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Partitioning – one of the hardest steps in a Linux installation

If you happen to use a Microsoft operating system you are most likely to be familiar with finding your partitions using drive letters, such as C: and D:. When you pop in your brand new Ubuntu CD and start the installation, you will notice that there are no C and D drives, but instead lots of letter and number combinations. Do you feel lost? Let’s work it out.

First of all it is important to grasp the idea behind partitions. Standard computers usually only have one partition on the hard-drive which is called C: in Windows. A partition is simply a way of grouping information on your drive into chunks. If you only see one drive in Windows, you probably have a partition which spans the entire disk.

When looking at the drive and partitions in Linux, it will look somewhat different. There is first of all no concept of drive letters, but instead device names and mount points.

A Linux system has a root file-system called / and there other file-systems may be added, such as a /home for user files, similar to Documents and Settings in Windows. The drives are represented in file-form like /dev/hda. This means that this drive is the primary master. Primary slave is hdb, secondary master, hdc and secondary slave hdd. Don’t worry if you didn’t understand that, because drives are most often on the primary master, which is /dev/hda.

On each of these drives, partitions are accessed adding numbers in the end of the drive, where 1 is the first partition of the drive. Examples of this is /dev/hda1, /dev/hda2 and so on.

So what does this mean for me, you might ask? Well, when installing modern distributions such as Ubuntu, the Linux partitions can be created automatically for you by shrinking your big Windows partition, but it might be more interesting to manage this yourself, either for curiosity or just for plain ol’ control.

If you have Windows installed, it will most likely be installed on /dev/hda1, which is the first partition on the first disk. In the Ubuntu installer you can shrink this partition to make way for two Linux partitions. One for the root file-system (/) and one for the swap, which is a virtual memory used when you are out of RAM.

I would say that giving around 10GB for your Linux partition is reasonable, and maybe 500MB for the swap. When creating these partitions your 10GB partition which you will select as root (/) will be /dev/hda2 and the swap, which should be marked as swap will be /dev/hda3.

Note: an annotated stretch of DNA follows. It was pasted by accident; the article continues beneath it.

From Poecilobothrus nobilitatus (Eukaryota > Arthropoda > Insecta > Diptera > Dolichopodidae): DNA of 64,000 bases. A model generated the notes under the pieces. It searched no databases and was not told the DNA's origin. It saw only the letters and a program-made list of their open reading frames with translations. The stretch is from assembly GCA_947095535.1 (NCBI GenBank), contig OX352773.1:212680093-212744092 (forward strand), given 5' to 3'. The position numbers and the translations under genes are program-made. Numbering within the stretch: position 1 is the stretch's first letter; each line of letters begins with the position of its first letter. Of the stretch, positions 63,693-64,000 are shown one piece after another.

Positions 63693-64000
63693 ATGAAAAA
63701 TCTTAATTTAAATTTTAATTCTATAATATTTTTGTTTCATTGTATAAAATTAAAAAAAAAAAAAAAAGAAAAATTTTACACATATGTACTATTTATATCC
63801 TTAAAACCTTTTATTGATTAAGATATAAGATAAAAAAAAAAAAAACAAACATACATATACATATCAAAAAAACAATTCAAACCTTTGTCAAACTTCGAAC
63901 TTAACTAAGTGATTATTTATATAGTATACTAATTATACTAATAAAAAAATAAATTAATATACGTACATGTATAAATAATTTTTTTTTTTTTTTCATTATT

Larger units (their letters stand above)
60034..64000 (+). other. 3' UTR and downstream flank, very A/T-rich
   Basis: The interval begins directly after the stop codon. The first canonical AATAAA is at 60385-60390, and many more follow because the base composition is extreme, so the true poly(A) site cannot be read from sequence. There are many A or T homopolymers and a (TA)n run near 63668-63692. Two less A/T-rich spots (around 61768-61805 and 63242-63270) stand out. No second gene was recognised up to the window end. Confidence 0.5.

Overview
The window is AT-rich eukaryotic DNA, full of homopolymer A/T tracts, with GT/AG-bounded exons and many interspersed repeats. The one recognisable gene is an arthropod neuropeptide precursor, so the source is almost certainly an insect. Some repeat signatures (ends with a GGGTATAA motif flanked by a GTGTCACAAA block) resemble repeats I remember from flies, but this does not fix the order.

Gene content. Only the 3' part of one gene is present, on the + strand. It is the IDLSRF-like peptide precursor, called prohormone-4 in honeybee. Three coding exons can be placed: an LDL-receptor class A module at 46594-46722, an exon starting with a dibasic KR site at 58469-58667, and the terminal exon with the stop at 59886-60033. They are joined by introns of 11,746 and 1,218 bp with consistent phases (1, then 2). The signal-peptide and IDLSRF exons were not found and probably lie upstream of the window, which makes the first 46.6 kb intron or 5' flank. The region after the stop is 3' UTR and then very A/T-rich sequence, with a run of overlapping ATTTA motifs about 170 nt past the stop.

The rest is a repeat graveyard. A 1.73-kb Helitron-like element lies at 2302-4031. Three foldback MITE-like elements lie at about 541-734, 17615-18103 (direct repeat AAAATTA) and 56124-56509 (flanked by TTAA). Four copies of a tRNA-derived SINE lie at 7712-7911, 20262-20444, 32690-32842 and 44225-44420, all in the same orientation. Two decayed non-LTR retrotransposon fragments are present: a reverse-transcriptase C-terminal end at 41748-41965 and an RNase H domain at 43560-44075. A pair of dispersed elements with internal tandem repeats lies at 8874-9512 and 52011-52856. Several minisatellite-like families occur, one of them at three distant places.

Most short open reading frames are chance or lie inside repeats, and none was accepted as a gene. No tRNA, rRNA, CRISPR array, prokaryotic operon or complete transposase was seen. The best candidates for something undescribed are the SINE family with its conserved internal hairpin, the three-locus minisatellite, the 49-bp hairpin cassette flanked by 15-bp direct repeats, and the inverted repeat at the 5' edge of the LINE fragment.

By now you should hopefully be able to get past the dreaded partitioning screen of the Linux installation procedure.

The following is an example where there is one Windows partition (hda1), one root Linux partition (hda2), one swap (hda3) and a large storage partition (hda4), which can be read both in Linux and Windows using the NTFS-3G driver for Linux.
As you can see, there is not much to partitioning once you get the idea of different chunks and that a drive can have multiple chunks, under which names they are represented etc.

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  1. Partitionning is the main reason why I choose mandriva.

    They provide a wonderfull tool : DiskDrake.

    As a newbie, I let the installer (and DiskDrake) do the job for me. But later, I have to admit that DiskDrake saved me from several critical situations.


  2. Ubuntu also has an automatic mode, which works fine for simple disk layouts like one single NTFS partition spanning the entire disk. When the layout is more complex however, it sometimes makes weird decisions.

    I have not tried DiskDrake, or Mandriva for that matter, in a long time. Maybe its logic is better when managing more complex disk layouts.

    It is still great that it works for simple layouts, since most novice users will be coming from a Windows environment with a single partition.

  3. I am about to install one of the Linux systems. My computer has ME and 2000 installed and the discs are formatted FAT32. I wanted to know if that will work. I have to get away from Windows and look forward to a Windows free PC. I want to be sure I can work with Linux, then delete ME and 2000.

  4. Ed, you can download the Ubuntu installation CD and boot it. It will start a live-cd environment where you can play around with Ubuntu before installing it, and see whether everything works or not.

    You could also leave your Windows 2000 partition intact and just delete Me. In that case you still have Windows 2000 left if you need it.

    Good luck.

  5. Thanks, I’ll give it a try. Can’t wait to be able to get rid of all the windows clutter on my PC.

    I’m going to see which iteration of Linux works best for me.

    Thanks again.

  6. FYI, the rule of thumb for swap for all Debian-based distros is three times the physical RAM.

    Also, it’s 2006, and there’s very little reason not to use LVM2. In the above example, you would simply add your disk (“physical volume”) to a single “volume group” and then divide that into partitions (“logical volumes”). Try it sometime by selecting “use LVM” in your automatic partitioner.

    The advantage is that you can later add other disks to your volume group(s) and resize your partitions at will. Forget re-partitioning and reinstalling.

  7. Yes, I have to agree with you that LVM2 is a good thing and I might bring it up in a future article, so thanks.

    And yes, it is 2006 now and RAM prices are low. The rule of thumb that the swap should be three times the size of physical RAM is somewhat void. If you have 1GB of RAM, you will never need a 3GB swap. Even with 256MB of RAM, you will rarely need 768MB of swap.

    In my opinion, 512MB of ram is sufficient for most needs. If you have very special needs then sure, more swap might be necessary.